4. Extended Display Product Life & Thinner Designs – LOCA increases the durability of a display to heat and moisture. Additionally, UV display adhesives allow for thinner designed electronics because they absorb the impact of a given load. Absorbance of impact is directly correlated with the adhesives modulus. The lower the modulus the more force is absorbed by the adhesive.

Applications Where LOCA is Utilized

Touch Panel Sensor

LOCA can be used to laminate two layers of ITO coated glass in a touch panel sensor, however, a majority of the time the two ITO layers can be placed on a single layer of glass. Some of the requirements include a low viscosity and durometer, high adhesion to glass, greater than 99% transmission, less than 1% haze, low shrinkage, yellowness (b*)<1, thermal shock and long term resistance to UV light.

Cover Lens Bonding

In order to sufficiently optimize the viewing experience, the air gap between the cover lens and touch panel sensor must be filled. Similar to a touch panel sensor assembly, this is a tight fitting application and contains the same key performance requirements.

Direct Bonding

Direct bonding allows the highest amount contrast and get the image close to the user. The LCD module is typically protected from degradation caused by expansion, contraction and impact due to the high bondline gaps. A high viscosity dam is typically required by higher gaps because they increase the edge definition. Key performance requirements include low viscosity, very low durometer, high adhesion to plastic and glass, greater than 99% transmission, less than 1% haze, yellowness (b*)<1, low shrinkage, long term resistance to UV light and thermal shock, and resistance to MURA.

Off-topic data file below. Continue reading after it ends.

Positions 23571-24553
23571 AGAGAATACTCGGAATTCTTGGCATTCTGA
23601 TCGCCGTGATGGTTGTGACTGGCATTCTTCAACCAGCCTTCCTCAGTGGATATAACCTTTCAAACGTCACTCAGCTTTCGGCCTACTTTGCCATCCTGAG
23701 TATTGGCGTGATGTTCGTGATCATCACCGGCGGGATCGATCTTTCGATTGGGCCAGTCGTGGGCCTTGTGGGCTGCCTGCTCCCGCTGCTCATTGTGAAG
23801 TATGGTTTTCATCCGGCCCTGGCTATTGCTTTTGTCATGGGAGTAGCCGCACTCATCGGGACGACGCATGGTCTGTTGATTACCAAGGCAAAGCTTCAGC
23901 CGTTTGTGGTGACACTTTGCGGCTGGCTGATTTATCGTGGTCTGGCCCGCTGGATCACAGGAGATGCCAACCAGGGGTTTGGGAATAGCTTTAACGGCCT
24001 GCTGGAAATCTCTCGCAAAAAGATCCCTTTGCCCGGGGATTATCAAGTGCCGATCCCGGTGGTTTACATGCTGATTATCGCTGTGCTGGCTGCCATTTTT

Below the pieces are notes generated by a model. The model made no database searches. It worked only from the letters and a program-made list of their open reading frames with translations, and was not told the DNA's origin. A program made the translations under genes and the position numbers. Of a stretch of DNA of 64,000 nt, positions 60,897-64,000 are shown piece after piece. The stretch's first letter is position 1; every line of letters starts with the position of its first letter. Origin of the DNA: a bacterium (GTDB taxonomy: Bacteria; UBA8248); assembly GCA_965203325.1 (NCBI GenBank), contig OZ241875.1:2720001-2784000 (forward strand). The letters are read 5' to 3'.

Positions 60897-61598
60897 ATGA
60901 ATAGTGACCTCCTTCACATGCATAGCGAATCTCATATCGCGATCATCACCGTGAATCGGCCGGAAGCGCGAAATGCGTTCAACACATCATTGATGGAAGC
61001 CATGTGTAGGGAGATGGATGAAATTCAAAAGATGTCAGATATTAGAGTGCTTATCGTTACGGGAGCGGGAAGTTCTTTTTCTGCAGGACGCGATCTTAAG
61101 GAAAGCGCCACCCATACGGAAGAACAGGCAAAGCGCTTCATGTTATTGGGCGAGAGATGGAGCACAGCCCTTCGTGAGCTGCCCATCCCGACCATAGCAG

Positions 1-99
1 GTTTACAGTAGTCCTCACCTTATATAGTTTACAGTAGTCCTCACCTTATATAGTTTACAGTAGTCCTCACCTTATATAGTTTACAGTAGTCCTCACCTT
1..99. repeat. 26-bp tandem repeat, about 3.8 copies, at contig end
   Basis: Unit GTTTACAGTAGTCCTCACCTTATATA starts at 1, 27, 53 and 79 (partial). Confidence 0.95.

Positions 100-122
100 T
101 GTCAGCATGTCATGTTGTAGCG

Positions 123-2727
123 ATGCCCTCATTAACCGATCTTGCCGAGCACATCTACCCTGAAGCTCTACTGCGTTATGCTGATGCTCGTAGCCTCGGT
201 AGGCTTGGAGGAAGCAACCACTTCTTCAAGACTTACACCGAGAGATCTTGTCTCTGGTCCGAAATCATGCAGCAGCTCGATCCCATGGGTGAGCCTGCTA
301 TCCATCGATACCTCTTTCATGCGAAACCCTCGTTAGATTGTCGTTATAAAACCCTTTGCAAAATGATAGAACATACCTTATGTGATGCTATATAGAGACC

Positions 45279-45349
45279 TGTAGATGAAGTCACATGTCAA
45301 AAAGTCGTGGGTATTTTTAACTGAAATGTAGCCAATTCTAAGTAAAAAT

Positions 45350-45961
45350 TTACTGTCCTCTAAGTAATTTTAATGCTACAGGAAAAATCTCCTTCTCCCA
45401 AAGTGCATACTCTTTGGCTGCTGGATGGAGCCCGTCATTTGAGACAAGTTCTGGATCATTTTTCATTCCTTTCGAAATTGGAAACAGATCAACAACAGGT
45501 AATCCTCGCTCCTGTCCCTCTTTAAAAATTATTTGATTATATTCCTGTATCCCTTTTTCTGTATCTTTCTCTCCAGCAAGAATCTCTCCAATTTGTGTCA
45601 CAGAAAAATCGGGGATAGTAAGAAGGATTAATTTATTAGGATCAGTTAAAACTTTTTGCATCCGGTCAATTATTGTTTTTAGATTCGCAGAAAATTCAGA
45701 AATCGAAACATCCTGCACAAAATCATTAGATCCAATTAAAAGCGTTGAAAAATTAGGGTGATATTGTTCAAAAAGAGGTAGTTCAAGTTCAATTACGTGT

General Requirements for LOCA

Some of the typical requirements for LOCAs are fast curing, optically clear, particle free, similar refractive index to glass, low shrinkage, low modulus, low hardness and high elongation.

There cannot be performance degradation after high temperature high humidity testing (65C/90%RH or 85C/85%RH), high temperature aging (85C or 95C), low temperature aging, UV aging, thermal cycling or thermal shock.

Why Low Modulus is Important for LOCA

A low modulus is one of the most critical elements when it comes to UV display adhesives. All UV acrylates reduce in size, whether minimally or otherwise, during cure. When you have a lower modulus, you will notice a greater reduction of MURA (fuzziness around the edge or center of a LCD screen). Mura can be caused by the stresses between the adhesive and substrate during shrinkage. The lower the modulus the less stress between the adhesive and the substrate. It’s important to note modulus become more important as screen size increases.

Choose Resin Designs for UV Display Adhesives

Resin Designs offers custom UV display adhesives for the aerospace, automotive, electronics, industrial and communications industries. Our Vivid Cure 70501 is a fast curing, water white, urethane acrylate that is specifically designed for LCD displays. This product offers a high amount of bond strength, excellent moisture and yellowing resistance. Additionally, the glass transition temperature of the Vivid Cure 70501 is low (-35 degrees C) which is quite unique considering a majority of LOCAs turn to into “rock” at lower temperatures. In fact, since other adhesives have higher glass transition temperatures, they do not have the same modulus properties at lower temperatures.